While the flock of crows appears large visually, their numbers have declined in recent years. McGowan said the crow population was reduced when the West Nile virus hit in the early 2000s.
Their presence in cities is also a recent phenomenon. McGowan said crows across the continent suddenly began migrating to cities in the late 1980s and ‘90s. Crow-human interaction is partially a consequence of a change in attitudes toward wildlife, which invited protection legislation for birds and other animals.
“We’re making the world better for birds, and they’re taking advantage of it,” he said.
Some have speculated that Bloomington’s crows originate from nearby Terre Haute. In 2009, Terre Haute, which had roosts of 58,000 in its peak, employed a crow management plan to force the roosts into the countryside. From there, they may have relocated to nearby cities like Bloomington; McGowan, who has witnessed a similar movement in New York, said the theory was feasible.
The USDA study conducted in 2016 found crows roosted mostly on the east side of town, appearing between East 17th Street and Law Lane along North Eagleson Avenue for three nights — the highest frequency of all the identified roosting locations. Staging and pre-staging locations, defined as areas where the crows gather 30 minutes to two hours prior to roosting, were more evenly distributed across the west and east sides of town, although College Mall and the Pfau Course at IU were the most popular spots.
An informal poll conducted by the IDS found crow sightings were concentrated south of campus, closer to the west side of town.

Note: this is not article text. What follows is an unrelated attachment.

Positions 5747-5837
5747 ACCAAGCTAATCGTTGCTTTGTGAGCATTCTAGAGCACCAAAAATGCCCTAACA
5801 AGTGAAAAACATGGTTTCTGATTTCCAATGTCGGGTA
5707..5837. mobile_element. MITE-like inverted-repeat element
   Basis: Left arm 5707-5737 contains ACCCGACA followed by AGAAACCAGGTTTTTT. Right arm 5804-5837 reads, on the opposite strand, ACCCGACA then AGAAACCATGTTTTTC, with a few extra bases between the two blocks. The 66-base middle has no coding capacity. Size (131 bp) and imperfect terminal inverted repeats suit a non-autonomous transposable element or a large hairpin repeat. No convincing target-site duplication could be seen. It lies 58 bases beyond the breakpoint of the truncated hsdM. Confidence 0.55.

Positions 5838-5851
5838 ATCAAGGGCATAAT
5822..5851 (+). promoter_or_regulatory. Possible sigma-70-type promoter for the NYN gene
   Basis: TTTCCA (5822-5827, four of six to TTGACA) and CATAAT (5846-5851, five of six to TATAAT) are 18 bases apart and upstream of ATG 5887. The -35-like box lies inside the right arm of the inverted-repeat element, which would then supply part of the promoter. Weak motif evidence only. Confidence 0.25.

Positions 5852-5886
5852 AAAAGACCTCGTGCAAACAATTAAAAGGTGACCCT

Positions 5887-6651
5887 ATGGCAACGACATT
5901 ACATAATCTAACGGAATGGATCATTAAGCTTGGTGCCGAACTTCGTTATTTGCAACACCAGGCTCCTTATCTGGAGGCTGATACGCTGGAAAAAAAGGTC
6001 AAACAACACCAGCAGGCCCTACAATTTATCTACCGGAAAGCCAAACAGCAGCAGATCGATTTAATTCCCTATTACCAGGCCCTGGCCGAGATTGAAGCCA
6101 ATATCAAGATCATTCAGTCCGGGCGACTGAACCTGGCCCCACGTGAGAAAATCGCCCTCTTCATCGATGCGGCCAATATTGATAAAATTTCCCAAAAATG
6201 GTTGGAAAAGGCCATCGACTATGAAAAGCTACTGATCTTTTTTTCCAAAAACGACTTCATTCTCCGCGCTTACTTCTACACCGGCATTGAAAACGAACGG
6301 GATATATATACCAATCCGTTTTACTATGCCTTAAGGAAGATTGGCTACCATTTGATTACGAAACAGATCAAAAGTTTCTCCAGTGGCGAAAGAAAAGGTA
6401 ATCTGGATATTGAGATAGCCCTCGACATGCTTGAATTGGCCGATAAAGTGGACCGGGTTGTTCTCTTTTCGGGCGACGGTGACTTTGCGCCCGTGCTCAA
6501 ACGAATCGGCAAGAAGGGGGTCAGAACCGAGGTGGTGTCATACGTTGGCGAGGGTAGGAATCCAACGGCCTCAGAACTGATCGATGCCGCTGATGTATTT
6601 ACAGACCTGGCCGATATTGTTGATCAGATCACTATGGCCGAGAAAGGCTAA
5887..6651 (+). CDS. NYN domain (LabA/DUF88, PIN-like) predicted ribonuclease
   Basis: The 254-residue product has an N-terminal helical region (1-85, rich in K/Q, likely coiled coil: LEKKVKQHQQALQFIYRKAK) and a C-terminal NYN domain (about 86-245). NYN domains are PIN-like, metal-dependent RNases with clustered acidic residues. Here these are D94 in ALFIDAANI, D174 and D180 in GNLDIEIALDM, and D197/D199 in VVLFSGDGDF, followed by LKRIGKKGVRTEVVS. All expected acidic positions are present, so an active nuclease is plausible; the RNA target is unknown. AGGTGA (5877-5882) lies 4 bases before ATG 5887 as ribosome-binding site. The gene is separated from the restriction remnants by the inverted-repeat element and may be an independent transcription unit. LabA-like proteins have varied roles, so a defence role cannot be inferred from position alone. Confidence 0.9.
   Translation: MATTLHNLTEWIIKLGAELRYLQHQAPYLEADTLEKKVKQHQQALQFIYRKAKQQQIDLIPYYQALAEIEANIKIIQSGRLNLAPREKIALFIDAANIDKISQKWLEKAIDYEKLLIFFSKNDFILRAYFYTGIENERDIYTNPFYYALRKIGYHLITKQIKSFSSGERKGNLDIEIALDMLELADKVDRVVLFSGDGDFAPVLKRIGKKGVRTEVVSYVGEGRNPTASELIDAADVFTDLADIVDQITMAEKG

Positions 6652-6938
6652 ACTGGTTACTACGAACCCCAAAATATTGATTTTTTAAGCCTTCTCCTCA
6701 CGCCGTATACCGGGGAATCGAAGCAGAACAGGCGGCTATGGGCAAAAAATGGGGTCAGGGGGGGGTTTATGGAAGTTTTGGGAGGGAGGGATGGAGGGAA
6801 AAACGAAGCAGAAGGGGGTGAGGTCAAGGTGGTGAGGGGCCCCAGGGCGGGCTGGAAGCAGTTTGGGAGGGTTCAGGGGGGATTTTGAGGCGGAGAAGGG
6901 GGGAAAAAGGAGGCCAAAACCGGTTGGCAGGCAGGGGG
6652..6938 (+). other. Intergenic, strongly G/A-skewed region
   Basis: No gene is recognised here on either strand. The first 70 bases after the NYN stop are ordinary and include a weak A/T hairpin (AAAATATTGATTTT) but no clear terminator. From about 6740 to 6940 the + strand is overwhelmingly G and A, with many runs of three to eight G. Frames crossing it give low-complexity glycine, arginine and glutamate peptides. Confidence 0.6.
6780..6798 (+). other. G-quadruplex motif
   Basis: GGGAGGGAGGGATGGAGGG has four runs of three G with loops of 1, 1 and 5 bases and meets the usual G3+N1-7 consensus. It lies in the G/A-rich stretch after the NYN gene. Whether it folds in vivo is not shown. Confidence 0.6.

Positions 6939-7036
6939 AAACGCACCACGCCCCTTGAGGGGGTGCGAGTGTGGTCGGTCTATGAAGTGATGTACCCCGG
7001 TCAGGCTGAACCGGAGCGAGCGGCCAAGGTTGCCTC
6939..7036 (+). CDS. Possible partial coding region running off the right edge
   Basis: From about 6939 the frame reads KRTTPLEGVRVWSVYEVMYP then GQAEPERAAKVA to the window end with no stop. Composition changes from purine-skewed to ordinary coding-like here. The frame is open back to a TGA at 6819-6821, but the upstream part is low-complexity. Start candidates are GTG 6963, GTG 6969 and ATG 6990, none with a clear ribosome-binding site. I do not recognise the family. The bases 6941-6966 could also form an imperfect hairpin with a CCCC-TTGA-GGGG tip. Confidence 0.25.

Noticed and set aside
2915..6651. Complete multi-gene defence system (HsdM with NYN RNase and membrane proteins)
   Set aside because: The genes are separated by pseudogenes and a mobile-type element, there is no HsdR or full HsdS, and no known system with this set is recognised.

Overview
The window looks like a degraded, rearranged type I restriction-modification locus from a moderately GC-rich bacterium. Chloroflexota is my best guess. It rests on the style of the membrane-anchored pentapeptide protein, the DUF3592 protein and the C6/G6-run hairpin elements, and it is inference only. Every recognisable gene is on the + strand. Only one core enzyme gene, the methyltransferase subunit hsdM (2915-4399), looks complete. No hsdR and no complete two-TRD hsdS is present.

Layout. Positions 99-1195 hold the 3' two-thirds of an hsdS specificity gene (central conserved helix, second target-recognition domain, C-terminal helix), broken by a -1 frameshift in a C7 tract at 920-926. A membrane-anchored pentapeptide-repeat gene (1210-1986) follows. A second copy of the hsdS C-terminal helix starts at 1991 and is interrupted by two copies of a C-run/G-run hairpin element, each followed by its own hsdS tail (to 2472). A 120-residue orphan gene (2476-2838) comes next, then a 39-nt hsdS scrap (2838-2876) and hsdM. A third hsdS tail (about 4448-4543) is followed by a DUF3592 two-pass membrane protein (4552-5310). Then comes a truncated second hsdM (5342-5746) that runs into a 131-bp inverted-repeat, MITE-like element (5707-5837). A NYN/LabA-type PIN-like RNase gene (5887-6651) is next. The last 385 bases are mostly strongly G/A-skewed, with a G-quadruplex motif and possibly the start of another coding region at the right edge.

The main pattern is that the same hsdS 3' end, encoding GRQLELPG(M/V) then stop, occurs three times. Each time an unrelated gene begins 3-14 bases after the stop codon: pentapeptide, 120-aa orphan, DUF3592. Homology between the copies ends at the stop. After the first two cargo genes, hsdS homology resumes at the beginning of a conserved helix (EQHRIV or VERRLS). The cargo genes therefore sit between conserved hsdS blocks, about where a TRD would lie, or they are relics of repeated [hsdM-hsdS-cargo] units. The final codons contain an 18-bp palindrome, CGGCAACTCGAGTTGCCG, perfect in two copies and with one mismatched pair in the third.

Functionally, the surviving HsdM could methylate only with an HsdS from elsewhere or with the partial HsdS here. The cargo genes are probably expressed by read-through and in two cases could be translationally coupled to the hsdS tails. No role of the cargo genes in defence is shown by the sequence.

Recent crow sightings in Bloomington
Although other cities with winter crow roosts have employed management efforts, Bloomington has mainly taken a hands-off approach. But in 2016, the city discussed potential mitigation plans with CFC Properties, Downtown Bloomington Inc, IU and the county. IU has its own deterrents, including sound devices from Birdx that dissuade crows from roosting on campus by emitting fake bird noises.
Despite attempts to silence the birds, some IU students get excited about the crows.
IU junior Ella Scheper said she was studying for a final with a friend in early December when she saw the crows. She stood at the window of her Henderson Street apartment for ten minutes, she said, watching the creatures fly over First and Second Street.
The sheer number of the birds was the most shocking to Scheper, who doesn’t recall seeing such a phenomenon in her hometown of Covington, Kentucky.
“I’ve seen flocks of birds before, but this just seemed almost unreal,” she said.
The crows pass Scheper’s window right around sunset and up until it’s dark, she said, but she isn’t bothered by their presence in her neighborhood.
When she watches them, she wonders where the birds go during the day and where they spend their time when they aren’t wintering in Bloomington.
While some consider them a nuisance, the downsides of the birds are few. Crows carry some diseases, McGowan said, but you would have to lick the streets to become infected. In other words, it’s not easy.
“One good daycare spreads more disease each year than any of your crow roosts would ever do,” he said.
In fact, crows can be beneficial. When the birds gather food from neighboring fields, they consume nitrogen and release it through poop in the cities. These deposits create nitrogen hotspots that remain after the crows are gone, McGowan said, leading to improved plant and tree growth.
But the biggest benefit of the crows is the awe they inspire, McGowan said.
He referred to the story of the passenger pigeon, once one of the most abundant birds on Earth, which would gather in massive flocks and darken sky for hours.
But human hands ultimately drove the bird to extinction in the early 1900s, namely through hunting and deforestation.
When McGowan sees the crows swarming otherwise gray winter skies, he thinks of the passenger pigeon. The crows inspire a similar kind of awe.